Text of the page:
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At UNDP, With Kiwi Clark Called Top Spot Winner, Melkert Policies Need Revamp

Byline: Matthew Russell Lee of Inner City Press at the UN: News Analysis

UNITED NATIONS, March 25 -- Across the Pacific, media reports on Tuesday night had New Zealand's Helen Clark beating out Ad Melkert for the top post at the UN Development Program. Bloomberg News quoted "a UN official" to this effect; a major newspaper said the appointment would be announced Wednesday in New York. It wasn't. Inner City Press asked the UN spokesperson:

Inner City Press: it’s been widely reported that Helen Clark of New Zealand is going to be named the new Administrator [of UNDP].  It was even said today, all the papers in the Pacific said this.  When is the appointment expected?

Spokesperson:  The appointment has not been finalized yet.  We expect to have it tomorrow.

  If, as it portrayed as clear, Helen Clark has won, one can only hope that Melkert, architect of UNDP's recent retaliation and non-disclosure regime, will exit the agency, where he came in second to Kemal Dervis in a more transparent selection process under Kofi Annan, then used UNDP resources to defend his previous acts at the World Bank and before that in the Netherlands.  While her views on belatedly harmonizing UNDP with the UN Secretariat's Ethics Office and whistleblower protection regime are not yet known, Clark could not do worse than Melkert and Dervis in this regard.

   As just the most recent example, UNDP has for days refused to provide basic information about what it funds in Somalia, even as UN envoy Ahmedou Ould Abdallah through his spokesperson refers the question to UNDP, and even experts previously funded by the UN say openly that UNDP has been funding security forces in Somalia until, viewed as taking sides, it was targeted for bombing.

UN's Ban and Helen Clark in 2008, interview answers not shown

  As for Mr. Melkert, he was the one who, when asked by Inner City Press about transparency, said "you ain't seen nothing yet."  Now it looks like we never will.

Footnote: on one of the two appointments that were announced at the UN on March 25, Inner City Press asked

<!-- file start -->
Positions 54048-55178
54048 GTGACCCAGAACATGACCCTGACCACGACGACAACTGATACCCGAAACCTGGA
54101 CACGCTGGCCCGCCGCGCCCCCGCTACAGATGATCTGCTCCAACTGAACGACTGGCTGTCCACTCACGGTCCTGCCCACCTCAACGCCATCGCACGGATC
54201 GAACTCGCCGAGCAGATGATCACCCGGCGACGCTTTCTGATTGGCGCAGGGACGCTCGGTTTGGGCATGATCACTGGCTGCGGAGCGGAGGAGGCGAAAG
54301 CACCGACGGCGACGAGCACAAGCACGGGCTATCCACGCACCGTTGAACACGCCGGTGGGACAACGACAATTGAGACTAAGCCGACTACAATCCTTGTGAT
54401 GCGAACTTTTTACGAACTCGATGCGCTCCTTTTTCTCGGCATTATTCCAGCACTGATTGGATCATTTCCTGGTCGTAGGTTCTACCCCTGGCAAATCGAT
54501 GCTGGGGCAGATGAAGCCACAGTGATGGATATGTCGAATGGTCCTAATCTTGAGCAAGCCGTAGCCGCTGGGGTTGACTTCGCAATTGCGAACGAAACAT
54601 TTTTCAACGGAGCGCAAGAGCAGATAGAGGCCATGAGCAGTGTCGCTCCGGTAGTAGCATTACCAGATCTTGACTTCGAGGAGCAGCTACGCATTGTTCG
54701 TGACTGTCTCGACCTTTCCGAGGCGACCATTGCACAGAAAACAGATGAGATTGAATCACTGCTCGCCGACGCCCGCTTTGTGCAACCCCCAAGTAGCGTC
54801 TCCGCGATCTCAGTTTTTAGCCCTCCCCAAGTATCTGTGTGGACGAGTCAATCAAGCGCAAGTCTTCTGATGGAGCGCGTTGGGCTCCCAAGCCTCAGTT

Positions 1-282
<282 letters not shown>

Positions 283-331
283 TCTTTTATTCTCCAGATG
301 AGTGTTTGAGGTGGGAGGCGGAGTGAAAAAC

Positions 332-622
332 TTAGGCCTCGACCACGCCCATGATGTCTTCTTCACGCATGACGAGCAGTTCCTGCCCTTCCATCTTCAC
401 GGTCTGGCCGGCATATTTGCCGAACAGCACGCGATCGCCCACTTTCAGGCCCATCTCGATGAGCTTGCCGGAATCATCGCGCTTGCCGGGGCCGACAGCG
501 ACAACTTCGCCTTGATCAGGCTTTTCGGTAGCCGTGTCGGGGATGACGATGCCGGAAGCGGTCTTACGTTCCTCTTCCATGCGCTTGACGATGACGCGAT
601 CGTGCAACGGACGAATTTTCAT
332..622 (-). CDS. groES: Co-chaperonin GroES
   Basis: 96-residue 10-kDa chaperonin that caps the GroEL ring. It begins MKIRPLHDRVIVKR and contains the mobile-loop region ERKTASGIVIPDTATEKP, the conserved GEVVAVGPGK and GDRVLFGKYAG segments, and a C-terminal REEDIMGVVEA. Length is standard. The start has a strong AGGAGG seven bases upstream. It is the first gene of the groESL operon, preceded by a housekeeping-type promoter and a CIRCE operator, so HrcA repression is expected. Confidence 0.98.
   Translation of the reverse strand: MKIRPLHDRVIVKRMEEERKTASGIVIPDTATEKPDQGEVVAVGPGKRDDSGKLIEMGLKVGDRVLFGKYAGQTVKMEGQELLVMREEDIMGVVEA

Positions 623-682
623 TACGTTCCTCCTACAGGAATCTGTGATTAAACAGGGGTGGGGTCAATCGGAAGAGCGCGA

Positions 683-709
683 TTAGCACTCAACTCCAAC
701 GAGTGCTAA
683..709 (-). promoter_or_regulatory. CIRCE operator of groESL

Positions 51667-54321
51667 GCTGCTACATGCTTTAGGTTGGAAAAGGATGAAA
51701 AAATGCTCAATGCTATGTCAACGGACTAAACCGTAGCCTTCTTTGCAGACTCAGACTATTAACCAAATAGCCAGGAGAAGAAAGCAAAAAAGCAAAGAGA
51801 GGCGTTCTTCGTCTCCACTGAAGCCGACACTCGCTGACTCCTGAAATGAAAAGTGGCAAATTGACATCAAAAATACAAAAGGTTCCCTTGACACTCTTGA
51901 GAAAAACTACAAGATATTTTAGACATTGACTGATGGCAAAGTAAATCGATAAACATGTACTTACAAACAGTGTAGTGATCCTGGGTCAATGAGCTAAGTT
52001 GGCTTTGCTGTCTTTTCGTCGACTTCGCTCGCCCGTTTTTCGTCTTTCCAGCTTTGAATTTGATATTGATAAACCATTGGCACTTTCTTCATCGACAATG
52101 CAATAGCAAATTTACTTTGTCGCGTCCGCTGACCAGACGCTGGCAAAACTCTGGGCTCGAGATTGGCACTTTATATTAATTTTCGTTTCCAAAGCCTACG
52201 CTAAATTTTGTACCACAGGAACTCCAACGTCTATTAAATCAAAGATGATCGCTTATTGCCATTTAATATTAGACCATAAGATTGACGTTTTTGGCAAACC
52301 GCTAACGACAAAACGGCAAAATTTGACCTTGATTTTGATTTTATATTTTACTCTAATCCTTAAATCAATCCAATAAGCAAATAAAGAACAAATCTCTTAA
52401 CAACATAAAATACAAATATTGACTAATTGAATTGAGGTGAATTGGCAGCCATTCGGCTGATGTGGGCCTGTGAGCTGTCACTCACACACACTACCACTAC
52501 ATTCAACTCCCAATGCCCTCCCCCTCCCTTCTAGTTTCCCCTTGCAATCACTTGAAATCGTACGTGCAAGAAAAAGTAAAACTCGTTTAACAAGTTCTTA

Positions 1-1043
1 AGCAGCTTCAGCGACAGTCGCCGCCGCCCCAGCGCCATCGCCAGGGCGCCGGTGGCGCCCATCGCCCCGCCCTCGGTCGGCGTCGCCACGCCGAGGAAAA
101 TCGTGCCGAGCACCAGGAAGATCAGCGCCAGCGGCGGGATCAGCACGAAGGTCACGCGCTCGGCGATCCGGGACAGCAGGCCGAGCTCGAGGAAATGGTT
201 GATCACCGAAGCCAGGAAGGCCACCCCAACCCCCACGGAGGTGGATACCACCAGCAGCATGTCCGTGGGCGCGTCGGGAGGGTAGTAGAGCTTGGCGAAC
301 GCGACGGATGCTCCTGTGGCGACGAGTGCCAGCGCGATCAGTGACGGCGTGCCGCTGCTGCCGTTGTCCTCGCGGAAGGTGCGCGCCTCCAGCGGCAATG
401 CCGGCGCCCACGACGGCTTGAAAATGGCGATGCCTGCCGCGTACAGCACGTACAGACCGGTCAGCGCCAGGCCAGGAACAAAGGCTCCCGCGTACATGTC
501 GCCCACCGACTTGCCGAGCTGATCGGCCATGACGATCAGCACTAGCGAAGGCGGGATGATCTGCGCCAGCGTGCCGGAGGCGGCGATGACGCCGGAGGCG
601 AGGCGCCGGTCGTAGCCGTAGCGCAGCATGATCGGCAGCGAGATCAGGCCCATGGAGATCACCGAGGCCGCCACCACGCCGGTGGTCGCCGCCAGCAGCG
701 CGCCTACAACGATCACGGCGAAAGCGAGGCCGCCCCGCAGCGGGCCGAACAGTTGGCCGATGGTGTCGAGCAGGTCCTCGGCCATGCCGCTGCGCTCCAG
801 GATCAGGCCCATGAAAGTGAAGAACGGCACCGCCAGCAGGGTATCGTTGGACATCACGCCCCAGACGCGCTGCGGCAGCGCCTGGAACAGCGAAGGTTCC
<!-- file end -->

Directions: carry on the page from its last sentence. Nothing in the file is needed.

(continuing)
Inner City Press: I had asked before it was confirmed that he was getting the post, Mr. Galbraith, it says in his bio that he was the United States Ambassador to Croatia in 92 to 98.  He was asked by the United States Congress in 96 if he had violated the UN arms embargo and sanctions on Croatia by helping Iranian weapons get in.  His answer was that he didn’t violate it because Chapter VI of the UN Charter is not binding.  Is that Ban Ki-moon’s position on Chapter VI?

Spokesperson:  I’m not judging on what happened that time.  What I’m saying is that all those concerns were certainly analysed when the decision was taken to appoint Mr. Galbraith.

Inner City Press? Did they ask him… For example, has he been asked whether, now that he is a UN, you said an international civil servant…?

Spokesperson:  I don’t have the details of his last interview.  What I am saying is that what was of importance to the UN is the role he has played for the UN before.

  At least for the post of UNDP administrator, the interviews were said to be coordinated by Ban Ki-moon's deputy chief of staff Kim Won-soo, who Wednesday was embroiled in a controversy triggered by Ban's seeming retraction of a written request to the G-20 members for $1 trillion for poorer countries. One wonders, and expects to find out, what issues came up in the interviews. Watch this site.

Click here for Inner City Press March 12 UN debate (including re UNDP)

Click here for Inner City Press' Feb 26 UN debate

Click here for Feb. 12 debate on Sri Lanka

Click here for Inner City Press' Jan. 16, 2009 debate about Gaza

Click here for Inner City Press' review-of-2008 UN Top Ten debate

Click here for Inner City Press' December 24 debate on UN budget, Niger

Click here from Inner City Press' December 12 debate on UN double standards

Click here for Inner City Press' November 25 debate on Somalia, politics

and this October 17 debate, on Security Council and Obama and the UN.

* * *

These reports are usually also available through Google News and on Lexis-Nexis.

Click here for a Reuters AlertNet piece by this correspondent about Uganda's Lord's Resistance Army. Click here for an earlier Reuters AlertNet piece about the Somali National Reconciliation Congress, and the UN's $200,000 contribution from an undefined trust fund.  Video Analysis here

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